The Birth Mother Myth

A teenage pregnancy led to an adoption I regretted years later

Denise Clemen
Human Parts
Published in
7 min readNov 5, 2019

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Photo: Kristina Flour/Unsplash

TThere were many things I was unprepared for when I relinquished my son for adoption. A naive 17-year-old, I believed the secret I carried would grow lighter, not heavier. I believed the pain of separation would fade. I believed the poster I saw in the adoption agency’s office, proclaiming, “Today is the First Day of the Rest of Your Life” was a harbinger for my new beginning. I would be a college girl, respectable, confident, and happy that my traumatic past was behind me. All of this turned out to be miles from the truth. Still, I plowed through life sometimes doing well, other times not so well, unaware that my biggest post-relinquishment challenge would begin more than a decade later.

When I fell in love with my college boyfriend, he seemed a perfect person to incorporate into my new life. He was undeterred by my confession of my scarlet past. He seemed almost relieved when I told him I didn’t want to have any more children. We were the perfect couple, mostly skipping through life, only occasionally plodding a bit. A dozen years into our marriage, when the ticking of my biological clock synched up with an uptick in our income, we reconsidered our childlessness and had a baby. I was 34 years old when our daughter was born. It had been 16 years since I’d placed my son in the arms of a social worker and walked into a sweltering Iowa summer without him.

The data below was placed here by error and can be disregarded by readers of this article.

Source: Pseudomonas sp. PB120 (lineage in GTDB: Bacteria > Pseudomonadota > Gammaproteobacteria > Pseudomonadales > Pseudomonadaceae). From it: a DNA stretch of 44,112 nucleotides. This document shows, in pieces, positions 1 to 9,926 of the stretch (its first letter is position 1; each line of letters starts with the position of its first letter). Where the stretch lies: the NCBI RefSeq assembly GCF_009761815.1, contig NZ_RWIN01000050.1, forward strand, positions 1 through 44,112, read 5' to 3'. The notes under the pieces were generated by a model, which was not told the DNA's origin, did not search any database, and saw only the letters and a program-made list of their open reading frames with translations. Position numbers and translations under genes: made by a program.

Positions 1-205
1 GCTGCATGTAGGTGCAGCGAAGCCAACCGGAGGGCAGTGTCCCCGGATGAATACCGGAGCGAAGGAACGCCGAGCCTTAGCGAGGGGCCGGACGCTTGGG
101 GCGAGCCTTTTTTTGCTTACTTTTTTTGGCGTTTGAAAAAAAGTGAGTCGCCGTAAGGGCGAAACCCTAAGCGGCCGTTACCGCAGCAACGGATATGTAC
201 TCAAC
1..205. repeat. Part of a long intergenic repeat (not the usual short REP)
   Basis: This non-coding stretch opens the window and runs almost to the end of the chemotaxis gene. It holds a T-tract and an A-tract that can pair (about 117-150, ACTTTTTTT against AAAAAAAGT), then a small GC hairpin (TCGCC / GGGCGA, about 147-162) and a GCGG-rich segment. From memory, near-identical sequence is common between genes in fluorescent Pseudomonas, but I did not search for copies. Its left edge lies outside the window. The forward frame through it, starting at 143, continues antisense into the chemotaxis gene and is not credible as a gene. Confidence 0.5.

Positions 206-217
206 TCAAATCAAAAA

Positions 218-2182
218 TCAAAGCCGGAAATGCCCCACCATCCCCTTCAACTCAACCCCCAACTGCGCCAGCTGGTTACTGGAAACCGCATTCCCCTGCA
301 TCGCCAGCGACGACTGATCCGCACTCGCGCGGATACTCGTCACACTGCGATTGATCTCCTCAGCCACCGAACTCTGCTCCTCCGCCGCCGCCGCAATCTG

I don’t remember anything untoward in the pregnancy with my daughter. I remember happiness, clear skin, and a craving for chocolate milkshakes, in which I regularly indulged. I don’t remember flashing back to my son’s birth as I labored with her. What I remember is that I couldn’t stop marveling about the comfortable hospital birthing center. It was furnished with a rocking chair and a bed instead of a delivery table. My doctor treated me like a human being. My husband was there every minute, and the two of us were served a steak breakfast before we were released the next morning. The birth was straightforward, and our baby was healthy and beautiful.

The Santa Ana winds were tearing through Los Angeles the day the three of us drove home. I’d crocheted a yellow sweater and hat for the baby, complete with a matching blanket. Minutes after I’d dressed her, the…

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Denise Clemen
Human Parts

Birth/first mother, recovering wife, retired caregiver, traveler, collage artist. Advocate of #adopteerights and #reproductiverights and other good things.